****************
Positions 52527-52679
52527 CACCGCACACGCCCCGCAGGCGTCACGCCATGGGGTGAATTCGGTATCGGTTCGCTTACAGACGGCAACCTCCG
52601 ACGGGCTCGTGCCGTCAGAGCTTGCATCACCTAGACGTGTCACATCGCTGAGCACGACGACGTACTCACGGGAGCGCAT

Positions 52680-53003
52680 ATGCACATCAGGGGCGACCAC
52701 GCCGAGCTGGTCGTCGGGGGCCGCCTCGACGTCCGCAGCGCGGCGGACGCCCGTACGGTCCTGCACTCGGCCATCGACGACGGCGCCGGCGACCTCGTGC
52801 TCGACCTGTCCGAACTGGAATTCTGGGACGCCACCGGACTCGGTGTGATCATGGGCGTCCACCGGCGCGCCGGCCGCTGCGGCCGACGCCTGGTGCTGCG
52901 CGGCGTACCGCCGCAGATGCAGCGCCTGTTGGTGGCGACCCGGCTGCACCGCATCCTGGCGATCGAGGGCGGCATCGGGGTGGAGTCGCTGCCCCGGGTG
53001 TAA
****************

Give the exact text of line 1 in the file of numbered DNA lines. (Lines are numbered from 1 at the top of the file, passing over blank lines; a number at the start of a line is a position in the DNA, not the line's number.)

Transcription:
Positions 52527-52679